The likelihood is that, if you only measure how often you call on a prospective customer, you’ll be interested in how often you see that person. Similarly, if you only measure your feedback after the event, it’s probable that your focus will only be on the event feedback. And finally, if you decide to track the types of call you make or the types of organisation you go to, then that’s what will occupy your thoughts.
As it happens, how you decide to measure performance is secondary to deciding what to measure. Because its in deciding what to focus on – and what you expect – that guides how to measure and therefore what to inspect.
Too often, we get carried away with how we’re going to measure something – number of calls, feedback, and customer type – rather than what we’re going to measure – the quantity, quality of direction of our activity.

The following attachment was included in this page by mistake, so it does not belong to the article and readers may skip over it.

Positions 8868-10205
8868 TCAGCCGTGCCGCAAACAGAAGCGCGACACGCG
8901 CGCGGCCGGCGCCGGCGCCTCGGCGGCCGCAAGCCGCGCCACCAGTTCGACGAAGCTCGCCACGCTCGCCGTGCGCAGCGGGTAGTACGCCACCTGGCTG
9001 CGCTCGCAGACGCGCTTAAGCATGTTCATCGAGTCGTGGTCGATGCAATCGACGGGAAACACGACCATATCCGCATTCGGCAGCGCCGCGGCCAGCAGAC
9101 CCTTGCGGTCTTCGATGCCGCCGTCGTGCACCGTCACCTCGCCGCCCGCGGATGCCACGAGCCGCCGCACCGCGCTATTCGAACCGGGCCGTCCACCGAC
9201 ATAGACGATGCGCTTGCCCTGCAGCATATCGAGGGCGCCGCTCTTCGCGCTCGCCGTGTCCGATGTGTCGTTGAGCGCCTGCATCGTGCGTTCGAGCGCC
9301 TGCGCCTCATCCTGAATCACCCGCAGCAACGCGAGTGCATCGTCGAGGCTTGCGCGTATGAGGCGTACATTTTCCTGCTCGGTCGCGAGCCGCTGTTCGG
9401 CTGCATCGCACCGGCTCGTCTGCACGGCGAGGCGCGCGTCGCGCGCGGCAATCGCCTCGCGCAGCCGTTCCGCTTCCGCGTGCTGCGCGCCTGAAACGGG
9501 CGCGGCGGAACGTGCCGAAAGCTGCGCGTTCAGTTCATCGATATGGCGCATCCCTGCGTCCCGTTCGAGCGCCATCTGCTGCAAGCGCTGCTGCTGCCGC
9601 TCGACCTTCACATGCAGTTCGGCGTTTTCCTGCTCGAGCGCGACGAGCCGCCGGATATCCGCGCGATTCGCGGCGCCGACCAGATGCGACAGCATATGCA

Acknowledging that our results are an aggregate of all three variables should mean that we measure activity in all areas and not just one or the others. In the event that we don’t do this, then we ultimately gain a disproportionate emphasis on one. And herein lies the problem.
Imagine recruiting for an educational event in the use of your company’s product or service.
Do you focus on the number of delegates, their willingness to recommend at the end of it, or the type of person in the room?
If you want maximum attendance, quality content and the right customer group then we need to measure all three. But conversely, if you just want to show attendance is up, that the quality was great or that you got the right type of person there, then pick the one you want more of.
The next time you measure the result of something – be it an event, a demonstration, a call or an evaluation – be sure to inspect what you expect and consider quantity, quality and direction.